"Strange Diplomat", The Spectator, 1939
Rowland Kenney (1882-1961) was the seventh son of Horatio Nelson Kenney and Ann Woolf. Rowland started work in the cotton mills, like his sisters; work which he loathed. Influenced by Robert Blatchford’s writing in the Clarion, the famous socialist newspaper published weekly between 1891 and 1934, he moved to London and achieved success as a journalist. He got involved with the emerging Independent Labour Party and in 1910 managed the Publications Department of the Socialist Review. In 1912, he became the first editor of the Daily Herald. He joined the British Department of Information during WWI, which sent him to the British Legation in Norway as a press officer. During WWII, he returned to Norway as Press Attaché and Intelligence Officer.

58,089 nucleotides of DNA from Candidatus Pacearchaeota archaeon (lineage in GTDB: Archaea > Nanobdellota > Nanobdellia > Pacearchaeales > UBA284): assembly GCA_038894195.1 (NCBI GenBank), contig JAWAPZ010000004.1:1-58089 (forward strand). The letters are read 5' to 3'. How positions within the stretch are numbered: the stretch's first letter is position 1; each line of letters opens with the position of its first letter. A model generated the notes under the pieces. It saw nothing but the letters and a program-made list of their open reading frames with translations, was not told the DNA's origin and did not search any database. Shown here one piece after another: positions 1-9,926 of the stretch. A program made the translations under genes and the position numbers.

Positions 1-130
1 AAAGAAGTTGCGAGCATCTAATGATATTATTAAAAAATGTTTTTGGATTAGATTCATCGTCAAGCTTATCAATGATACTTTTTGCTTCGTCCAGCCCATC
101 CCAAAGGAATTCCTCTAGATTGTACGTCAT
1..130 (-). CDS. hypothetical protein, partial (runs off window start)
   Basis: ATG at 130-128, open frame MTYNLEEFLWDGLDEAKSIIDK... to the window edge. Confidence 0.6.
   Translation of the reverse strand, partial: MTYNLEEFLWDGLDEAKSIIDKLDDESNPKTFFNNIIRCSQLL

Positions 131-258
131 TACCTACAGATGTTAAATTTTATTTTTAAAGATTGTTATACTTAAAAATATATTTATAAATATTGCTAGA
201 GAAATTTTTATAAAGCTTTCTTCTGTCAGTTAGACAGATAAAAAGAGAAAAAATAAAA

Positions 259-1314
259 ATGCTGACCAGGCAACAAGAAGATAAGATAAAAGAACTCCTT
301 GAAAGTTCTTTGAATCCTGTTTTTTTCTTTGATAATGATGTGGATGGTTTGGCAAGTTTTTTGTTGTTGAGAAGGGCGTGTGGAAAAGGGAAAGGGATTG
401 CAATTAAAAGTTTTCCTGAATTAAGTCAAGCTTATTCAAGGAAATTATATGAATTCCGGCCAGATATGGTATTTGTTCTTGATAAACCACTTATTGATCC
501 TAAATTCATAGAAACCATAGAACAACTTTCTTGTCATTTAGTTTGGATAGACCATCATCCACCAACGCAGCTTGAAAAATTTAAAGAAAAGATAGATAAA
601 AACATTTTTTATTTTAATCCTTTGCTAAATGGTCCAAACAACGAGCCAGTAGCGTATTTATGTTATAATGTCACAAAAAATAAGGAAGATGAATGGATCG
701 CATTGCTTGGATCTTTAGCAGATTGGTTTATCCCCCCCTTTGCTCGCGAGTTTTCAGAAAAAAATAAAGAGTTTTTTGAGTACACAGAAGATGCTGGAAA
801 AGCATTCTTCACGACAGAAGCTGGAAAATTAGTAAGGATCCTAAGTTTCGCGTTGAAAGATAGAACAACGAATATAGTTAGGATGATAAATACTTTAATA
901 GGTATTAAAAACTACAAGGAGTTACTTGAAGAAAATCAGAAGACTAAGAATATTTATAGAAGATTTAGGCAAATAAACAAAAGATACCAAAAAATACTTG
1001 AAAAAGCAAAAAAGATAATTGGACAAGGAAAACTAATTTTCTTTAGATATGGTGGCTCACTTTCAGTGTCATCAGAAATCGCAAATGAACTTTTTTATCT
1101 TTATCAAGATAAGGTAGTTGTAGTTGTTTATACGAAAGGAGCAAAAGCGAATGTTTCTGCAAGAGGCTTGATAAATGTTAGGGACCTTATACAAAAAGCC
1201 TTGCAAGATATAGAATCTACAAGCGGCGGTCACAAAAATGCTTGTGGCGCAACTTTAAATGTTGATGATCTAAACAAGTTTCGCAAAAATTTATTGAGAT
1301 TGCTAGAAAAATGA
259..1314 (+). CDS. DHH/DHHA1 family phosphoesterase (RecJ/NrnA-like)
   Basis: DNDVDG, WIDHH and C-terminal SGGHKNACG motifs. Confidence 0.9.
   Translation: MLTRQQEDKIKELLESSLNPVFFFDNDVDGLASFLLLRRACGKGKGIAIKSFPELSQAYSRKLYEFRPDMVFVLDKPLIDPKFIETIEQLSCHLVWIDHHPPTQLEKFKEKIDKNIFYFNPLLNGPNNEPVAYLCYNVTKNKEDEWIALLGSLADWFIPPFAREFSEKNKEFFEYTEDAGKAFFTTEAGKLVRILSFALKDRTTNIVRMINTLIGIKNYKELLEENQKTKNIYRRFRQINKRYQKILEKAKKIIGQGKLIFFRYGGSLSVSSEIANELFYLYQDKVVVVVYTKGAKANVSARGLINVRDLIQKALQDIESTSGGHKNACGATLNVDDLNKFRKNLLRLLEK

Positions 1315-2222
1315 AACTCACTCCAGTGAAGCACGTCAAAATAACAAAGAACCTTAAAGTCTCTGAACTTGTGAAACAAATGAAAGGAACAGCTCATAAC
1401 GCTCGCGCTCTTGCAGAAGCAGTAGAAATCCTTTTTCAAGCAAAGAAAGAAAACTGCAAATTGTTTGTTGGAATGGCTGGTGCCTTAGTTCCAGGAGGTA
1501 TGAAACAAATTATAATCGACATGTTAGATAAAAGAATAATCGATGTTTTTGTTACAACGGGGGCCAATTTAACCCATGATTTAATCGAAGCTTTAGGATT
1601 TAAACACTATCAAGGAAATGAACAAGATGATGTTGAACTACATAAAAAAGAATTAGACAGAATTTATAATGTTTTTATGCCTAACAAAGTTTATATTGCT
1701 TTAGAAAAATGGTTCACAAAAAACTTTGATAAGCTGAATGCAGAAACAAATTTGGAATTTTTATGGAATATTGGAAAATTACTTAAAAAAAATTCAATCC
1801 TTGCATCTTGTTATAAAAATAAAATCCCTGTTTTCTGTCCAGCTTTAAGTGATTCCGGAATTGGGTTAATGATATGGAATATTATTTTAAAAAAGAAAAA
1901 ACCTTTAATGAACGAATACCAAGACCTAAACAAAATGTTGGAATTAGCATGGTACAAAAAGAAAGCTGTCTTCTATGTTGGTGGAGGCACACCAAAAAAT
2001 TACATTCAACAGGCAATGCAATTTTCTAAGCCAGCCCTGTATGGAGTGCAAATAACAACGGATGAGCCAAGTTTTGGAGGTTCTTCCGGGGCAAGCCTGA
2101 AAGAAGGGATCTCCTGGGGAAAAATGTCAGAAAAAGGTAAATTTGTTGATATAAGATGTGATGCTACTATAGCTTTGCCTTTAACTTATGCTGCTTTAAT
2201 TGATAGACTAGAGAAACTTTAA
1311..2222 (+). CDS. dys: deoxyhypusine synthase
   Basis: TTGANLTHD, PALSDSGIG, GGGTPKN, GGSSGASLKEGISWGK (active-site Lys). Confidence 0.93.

This is a Review of Rowland’s autobiography Wrestling, published in The Spectator. The reviewer, H. W. H., emphasises Rowland’s far from traditional rise through the ranks and praises his work as an “engrossing story”. The text of the review references a section of the memoir entitled “Bondage”, which refers to Rowland’s civil service career and emphasises his socialist commitments. “Rebel though he may be at heart,” H. W. H. writes, “Mr Kenney keeps the heart well controlled by the head, and his political judgements are sincere and sound.”